Americans also chose hope and opportunity over fear and cynicism, returning Democrats to power in Congress, state houses and legislatures with a clear call for honest, competent leadership, accountability and change in Iraq, and economic policies that put working families first.

Democrats are honored by the trust voters placed in us. And on their behalf, we fight for the new direction that Americans want and America needs.

On Tuesday, American voters demonstrated that if Democrats show up, work hard and ask for votes, we can win in any part of the country. Working together, our party became a national party again. We won in places that some thought we couldn't. We earned the votes of people who may not have voted for a Democrat in a long time. By showing up in every state, and reaching out to all Americans, we were able to make marginal races more competitive in unexpected places like Kentucky, Indiana, and Montana. We also reached out to all Americans, regardless of party or religious affiliation, and we talked about the values and beliefs that we share as Americans.

Over the next two years, Democrats will lead with unified agenda that restores hope and opportunity, competence and responsibility. We believe America should work better for the people who work hard for us everyday.

Our agenda includes:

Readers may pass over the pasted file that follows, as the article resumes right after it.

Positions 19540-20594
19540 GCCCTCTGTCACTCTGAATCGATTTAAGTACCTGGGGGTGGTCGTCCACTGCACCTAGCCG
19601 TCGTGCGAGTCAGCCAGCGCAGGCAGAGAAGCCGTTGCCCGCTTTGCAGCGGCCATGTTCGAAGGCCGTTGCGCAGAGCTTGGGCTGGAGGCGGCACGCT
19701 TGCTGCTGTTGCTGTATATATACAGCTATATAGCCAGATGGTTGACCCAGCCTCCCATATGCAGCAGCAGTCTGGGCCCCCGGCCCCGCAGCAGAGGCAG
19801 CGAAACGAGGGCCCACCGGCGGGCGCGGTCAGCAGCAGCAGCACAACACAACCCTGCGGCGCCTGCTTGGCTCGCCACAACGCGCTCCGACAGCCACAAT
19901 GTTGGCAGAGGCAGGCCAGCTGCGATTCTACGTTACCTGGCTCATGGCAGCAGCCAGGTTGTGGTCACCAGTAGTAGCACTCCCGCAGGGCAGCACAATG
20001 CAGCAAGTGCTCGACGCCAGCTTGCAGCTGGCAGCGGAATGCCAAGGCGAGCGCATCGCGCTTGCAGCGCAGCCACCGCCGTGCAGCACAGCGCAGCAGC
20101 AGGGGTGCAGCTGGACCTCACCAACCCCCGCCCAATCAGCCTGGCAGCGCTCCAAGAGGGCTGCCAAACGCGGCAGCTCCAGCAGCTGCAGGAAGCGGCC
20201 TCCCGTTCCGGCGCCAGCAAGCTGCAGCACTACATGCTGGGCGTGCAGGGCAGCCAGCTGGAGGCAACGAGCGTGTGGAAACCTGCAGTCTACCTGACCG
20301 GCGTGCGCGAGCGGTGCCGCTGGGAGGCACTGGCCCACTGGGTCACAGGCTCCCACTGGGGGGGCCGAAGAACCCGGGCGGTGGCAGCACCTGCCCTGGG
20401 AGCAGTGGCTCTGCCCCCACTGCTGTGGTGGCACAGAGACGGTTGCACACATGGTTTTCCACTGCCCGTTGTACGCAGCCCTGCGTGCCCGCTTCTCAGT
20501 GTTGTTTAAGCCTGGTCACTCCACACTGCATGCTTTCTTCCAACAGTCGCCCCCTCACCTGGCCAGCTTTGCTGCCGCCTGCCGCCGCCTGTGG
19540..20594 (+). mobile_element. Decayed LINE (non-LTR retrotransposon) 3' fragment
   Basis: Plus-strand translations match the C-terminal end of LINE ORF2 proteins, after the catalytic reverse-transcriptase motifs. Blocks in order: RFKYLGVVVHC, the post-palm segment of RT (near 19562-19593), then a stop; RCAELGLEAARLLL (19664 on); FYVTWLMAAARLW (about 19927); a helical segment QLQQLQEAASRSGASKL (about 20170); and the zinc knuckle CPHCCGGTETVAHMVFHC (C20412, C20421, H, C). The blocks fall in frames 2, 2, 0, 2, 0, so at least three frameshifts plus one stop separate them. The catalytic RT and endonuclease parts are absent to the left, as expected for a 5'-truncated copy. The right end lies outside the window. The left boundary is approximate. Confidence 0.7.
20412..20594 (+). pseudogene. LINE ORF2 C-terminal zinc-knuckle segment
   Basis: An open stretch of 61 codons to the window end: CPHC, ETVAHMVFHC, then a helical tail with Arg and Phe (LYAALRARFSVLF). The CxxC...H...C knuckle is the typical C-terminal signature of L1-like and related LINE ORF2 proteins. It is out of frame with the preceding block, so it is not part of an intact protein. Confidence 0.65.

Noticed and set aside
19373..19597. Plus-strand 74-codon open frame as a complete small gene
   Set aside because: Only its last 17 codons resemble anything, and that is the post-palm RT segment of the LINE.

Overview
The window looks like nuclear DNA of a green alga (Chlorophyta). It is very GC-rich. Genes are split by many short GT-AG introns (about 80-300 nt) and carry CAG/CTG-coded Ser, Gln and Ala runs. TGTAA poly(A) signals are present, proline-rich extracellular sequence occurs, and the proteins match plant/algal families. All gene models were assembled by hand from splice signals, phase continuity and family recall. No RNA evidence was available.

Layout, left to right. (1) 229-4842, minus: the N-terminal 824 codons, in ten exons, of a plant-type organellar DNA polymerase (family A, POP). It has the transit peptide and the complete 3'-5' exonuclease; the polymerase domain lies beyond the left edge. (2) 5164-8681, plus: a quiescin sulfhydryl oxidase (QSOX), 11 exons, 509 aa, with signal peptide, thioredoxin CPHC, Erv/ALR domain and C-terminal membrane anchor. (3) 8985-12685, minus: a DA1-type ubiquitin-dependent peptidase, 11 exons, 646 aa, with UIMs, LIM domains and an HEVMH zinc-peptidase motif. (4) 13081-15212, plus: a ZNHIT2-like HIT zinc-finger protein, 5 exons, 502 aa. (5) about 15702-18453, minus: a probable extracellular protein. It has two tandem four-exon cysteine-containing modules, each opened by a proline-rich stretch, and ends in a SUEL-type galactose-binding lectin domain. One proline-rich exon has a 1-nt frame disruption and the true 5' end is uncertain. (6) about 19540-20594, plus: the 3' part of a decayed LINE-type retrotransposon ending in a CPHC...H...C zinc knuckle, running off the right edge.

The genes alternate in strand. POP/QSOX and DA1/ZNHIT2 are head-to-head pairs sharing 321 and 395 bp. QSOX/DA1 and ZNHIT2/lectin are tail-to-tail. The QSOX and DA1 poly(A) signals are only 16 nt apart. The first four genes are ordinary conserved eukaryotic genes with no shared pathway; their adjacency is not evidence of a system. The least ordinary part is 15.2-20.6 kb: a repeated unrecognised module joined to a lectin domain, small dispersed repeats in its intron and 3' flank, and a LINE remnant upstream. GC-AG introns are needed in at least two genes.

Making our nation safer, and we will begin by implementing the recommendations of the independent, bipartisan 9/11 commission.

Making our economy fairer, and we will begin by raising the minimum wage.

Making health care more affordable for all Americans, and we will begin by fixing the Medicare prescription drug program.

We will broaden college opportunity, and we will begin by cutting interest rates in half for students.

We will energize America by achieving energy independence, and we will begin by rolling back the multi-billion dollar subsidies for big oil. We will use the savings to balance the budget because we are committed to no new deficit spending, with pay-as-you-go budgeting.

The most important promise we make is this - we will respect all Americans. We will value your beliefs and your families as we restore America to its position of moral leadership thought the world. Together America will be stronger. Together we will move America in a new direction.

I'm Governor Howard Dean, Chairman of the Democratic National Committee. Thank you so much for listening.